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Sunday 23rd October 2016

Drugs help mild depression

5th May 2009

Researchers have said that antidepressant medication should be used to treat people who have "mild to moderate" depression and not only given to people with severe symptoms.


The results of the NHS-funded study of 200 patients contrasts with current guidelines, which advise GPs not to prescribe medication - known as SSRIs - for patients with mild depression.

The study's head Professor Tony Kendrick, a GP and researcher at the University of Southampton, said that although National Institute of Health and Clinical Excellence guidelines told GPs not to prescribe medication in milder cases, doctors often did issue prescriptions.

"Just because someone has mild depression does not mean it is a mild illness, because it can cause them to be off work for months," he said.

"And often you don't have psychological treatments to offer because they're not available so you end up prescribing quite frequently."

The study examined patient cases at 115 practices across England who had been depressed for two months and had not been given any medication or received counselling.

50% of the patients were given the standard treatment of four "follow-up" appointments with their GP over a three month period to find out how they were faring, while the remaining half had the same appointment schedule plus antidepressants.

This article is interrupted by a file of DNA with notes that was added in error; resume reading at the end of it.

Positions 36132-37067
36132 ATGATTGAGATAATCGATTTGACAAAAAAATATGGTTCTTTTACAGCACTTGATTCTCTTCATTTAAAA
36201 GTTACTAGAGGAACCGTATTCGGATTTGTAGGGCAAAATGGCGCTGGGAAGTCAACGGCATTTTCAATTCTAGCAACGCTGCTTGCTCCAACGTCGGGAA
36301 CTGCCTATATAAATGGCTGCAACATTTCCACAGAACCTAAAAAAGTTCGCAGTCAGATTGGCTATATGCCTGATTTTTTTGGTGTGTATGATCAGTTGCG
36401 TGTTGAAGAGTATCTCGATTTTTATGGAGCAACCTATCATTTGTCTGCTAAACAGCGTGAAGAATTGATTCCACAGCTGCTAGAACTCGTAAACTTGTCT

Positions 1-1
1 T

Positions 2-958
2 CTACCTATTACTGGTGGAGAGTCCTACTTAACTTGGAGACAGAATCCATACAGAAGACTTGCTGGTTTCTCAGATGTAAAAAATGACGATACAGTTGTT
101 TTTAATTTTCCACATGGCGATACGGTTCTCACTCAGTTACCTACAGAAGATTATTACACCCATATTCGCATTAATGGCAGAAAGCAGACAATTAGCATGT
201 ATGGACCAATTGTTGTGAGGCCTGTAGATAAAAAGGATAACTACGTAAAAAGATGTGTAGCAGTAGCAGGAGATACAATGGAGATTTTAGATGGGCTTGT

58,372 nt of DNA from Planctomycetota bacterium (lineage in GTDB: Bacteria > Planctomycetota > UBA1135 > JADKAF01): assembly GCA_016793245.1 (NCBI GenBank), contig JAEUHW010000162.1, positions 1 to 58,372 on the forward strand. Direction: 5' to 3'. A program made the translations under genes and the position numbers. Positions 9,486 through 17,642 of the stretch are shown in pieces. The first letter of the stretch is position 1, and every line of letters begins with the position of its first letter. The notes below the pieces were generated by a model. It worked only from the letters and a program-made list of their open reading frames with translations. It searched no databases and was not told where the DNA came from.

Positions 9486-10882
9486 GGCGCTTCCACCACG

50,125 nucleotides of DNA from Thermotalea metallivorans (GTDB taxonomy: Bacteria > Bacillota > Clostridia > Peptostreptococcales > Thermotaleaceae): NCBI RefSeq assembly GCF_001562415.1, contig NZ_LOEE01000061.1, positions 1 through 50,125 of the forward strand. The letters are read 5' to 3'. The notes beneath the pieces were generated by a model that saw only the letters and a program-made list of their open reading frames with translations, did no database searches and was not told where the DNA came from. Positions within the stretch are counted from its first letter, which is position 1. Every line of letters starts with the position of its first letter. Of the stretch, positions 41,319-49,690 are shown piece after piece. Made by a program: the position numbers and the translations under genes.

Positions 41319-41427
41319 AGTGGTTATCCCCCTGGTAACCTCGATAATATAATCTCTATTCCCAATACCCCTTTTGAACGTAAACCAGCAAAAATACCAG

One in seven patients who were given medication demonstrated "significant improvement" by the end of the three month period.

Professor Andrew Tylee, an expert in primary care mental health at King's College London, who was involved in the study, said the research proved SSRIs could be helpful in the treatment of mild to moderate depression.

"The team do hope that NICE will take this finding into account in their current revision of their depression guideline,"  he said.


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Rebekah Beddoe

Wednesday 6th May 2009 @ 9:03

Your report appears very one-sided and I would, as I imagine would others, be interested to know why you have conspicuously omitted this information (below) regarding why NICE guidelines are unlikely to be changed as reported, a day earlier than your article, by the BBC:
. . . Dr Tim Kendall, joint director of the National Collaborating Centre for Mental Health, threw doubt on whether the guidelines would alter.
"I think using drugs for mild to moderate depression doesn't make much sense because you're risking a lot of side effects," he said.
"Self-help approaches improve people's self-reliance."
He said the evidence base suggested psychological therapies were best in mild to moderate cases of depression and the latest research may have picked up a placebo effect.

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